“Climate is changing. Agriculture must too”. That is the theme of this year’s UN World Food Day, to be celebrated on 16th October.
The message is a promising one. And with World Food Day falling just before the next UN Climate Change Conference, linking food and climate resonates strongly. COP 22 will take place from 7-18 November 2016 in Marrakech, Morocco and the FAO has taken the opportunity to call on countries to address food and agriculture in their climate action plans, and invest more in rural development.
At first glance, it seems a promising and ambitious programme. But how will the FAO and, at EU level, the European Commission actually approach adaptation to climate change? And how does the COP22 aim to include food and agriculture in the COP discussions?
FAO bogged down in the Climate Smart Agriculture mantra
The concept of Climate Smart Agriculture (CSA), developed by the FAO and the World Bank, is potentially positive but has also proven to be quite controversial. CSA entails three objectives, all of which aim to preserve soil health in a changing climate: adaptation, mitigation, and increasing yields.
However, as stated at the recent hearing held in the European Parliament on the occasion of World Food Day, CSA is merely an ‘approach’: there is no clear definition, criteria or distinctions on what is and what is not CSA, and how it can benefit food systems facing climate change.
This gap in the definition creates opportunities for supporters of the current intensive agriculture model. In fact, the Global Alliance on Climate Smart Agriculture (GACSA) includes 20 member countries, some NGOs and farmers’ organisations, but also agribusiness corporations, which defend sustainable intensification. 60% of corporations in the alliance are fertiliser companies such as Syngenta and Monsanto. These supporters of the CSA claim that carbon capture and storage techniques could finance climate resilience, food security and the reduction of greenhouse gas emissions. However, they do not question the specificities of industrial agriculture such as the use of synthetic fertilisers, GMOs or high-yielding seed varieties, which cause soil erosion and put biodiversity and farmers' rights at risk.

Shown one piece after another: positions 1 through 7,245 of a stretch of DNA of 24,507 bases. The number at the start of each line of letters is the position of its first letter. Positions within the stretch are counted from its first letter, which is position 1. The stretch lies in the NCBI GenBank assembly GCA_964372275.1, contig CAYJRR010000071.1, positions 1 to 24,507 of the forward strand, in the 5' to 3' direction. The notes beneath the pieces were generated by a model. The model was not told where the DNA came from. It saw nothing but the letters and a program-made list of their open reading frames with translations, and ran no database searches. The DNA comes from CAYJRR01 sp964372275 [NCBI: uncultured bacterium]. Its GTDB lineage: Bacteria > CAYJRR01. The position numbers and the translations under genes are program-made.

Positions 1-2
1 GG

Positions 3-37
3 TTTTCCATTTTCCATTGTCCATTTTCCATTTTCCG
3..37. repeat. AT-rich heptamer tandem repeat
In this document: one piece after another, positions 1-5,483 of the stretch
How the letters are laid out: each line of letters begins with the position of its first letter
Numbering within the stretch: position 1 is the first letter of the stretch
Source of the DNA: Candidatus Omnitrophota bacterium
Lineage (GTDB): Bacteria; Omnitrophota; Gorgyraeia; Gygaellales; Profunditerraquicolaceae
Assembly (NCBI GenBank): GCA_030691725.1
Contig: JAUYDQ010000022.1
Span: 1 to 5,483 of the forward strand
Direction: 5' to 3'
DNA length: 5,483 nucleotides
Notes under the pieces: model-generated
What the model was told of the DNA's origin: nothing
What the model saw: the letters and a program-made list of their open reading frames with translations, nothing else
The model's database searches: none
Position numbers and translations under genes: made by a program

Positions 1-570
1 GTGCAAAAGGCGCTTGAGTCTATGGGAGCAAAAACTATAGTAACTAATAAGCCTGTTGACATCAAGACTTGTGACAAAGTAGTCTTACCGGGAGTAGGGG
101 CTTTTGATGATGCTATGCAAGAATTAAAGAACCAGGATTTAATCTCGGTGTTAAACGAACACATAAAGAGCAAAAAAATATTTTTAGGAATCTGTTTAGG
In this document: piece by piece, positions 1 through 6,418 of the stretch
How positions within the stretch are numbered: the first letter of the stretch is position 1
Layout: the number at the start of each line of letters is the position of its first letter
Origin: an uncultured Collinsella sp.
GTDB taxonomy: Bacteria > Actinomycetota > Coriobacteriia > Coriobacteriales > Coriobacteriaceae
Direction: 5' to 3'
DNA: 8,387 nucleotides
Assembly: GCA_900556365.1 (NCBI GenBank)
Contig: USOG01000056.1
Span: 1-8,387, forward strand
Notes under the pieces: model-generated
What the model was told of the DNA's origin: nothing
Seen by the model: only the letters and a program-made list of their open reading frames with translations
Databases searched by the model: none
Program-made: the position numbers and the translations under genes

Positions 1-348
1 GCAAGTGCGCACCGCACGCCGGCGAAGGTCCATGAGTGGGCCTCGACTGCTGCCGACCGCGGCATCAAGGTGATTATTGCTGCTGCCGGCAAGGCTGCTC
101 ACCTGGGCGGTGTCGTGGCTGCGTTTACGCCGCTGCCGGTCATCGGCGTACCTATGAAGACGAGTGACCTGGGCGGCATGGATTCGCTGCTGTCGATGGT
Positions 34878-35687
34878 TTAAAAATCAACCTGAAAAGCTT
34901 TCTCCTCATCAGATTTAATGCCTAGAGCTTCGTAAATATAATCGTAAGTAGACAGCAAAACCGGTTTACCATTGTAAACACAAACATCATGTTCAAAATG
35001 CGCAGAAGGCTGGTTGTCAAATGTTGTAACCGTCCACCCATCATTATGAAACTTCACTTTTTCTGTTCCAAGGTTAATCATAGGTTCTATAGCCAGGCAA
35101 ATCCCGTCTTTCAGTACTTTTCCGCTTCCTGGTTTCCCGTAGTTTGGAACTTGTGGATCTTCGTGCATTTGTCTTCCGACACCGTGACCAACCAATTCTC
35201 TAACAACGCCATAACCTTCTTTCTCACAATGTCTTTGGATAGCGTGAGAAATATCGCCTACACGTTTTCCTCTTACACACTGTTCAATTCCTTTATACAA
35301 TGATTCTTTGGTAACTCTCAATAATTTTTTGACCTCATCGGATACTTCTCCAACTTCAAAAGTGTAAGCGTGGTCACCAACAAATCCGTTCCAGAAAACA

It is not easy to reject CSA altogether, as there are also many good initiatives coming from it. Some organic organisations are calling themselves climate smart; the French government has joined the GACSA, stating that it will try to push the CSA debate towards agroecology. Some organisations have also joined the Alliance to promote the true uses of this term. But FAO is burying its head in the sand when it comes to the ambitions of the industry to overtake the CSA approach in order to implement the rules of the current productivist and non-ecological agricultural model. As the process began with the involvement of agro-industry, it will be difficult to redefine the term CSA now. It will continue to be used by industry as it sees fit.
European Commission between weak ambitions and contradictions
Similarly, the European Commission gives limited attention to the contribution of more sustainable food production in responding to climate challenges. In the European Parliament hearing on World Food Day this week, the Commission blindly supported the overall CSA approach as being the solution to climate change. On the other hand, recently Agriculture Commissioner Hogan pledged €15 million to promote EU meat consumption, despite a recent study showing that by cutting our meat consumption to within accepted health guidelines could reduce food-related greenhouse gas emissions by as much as 29% by 2050.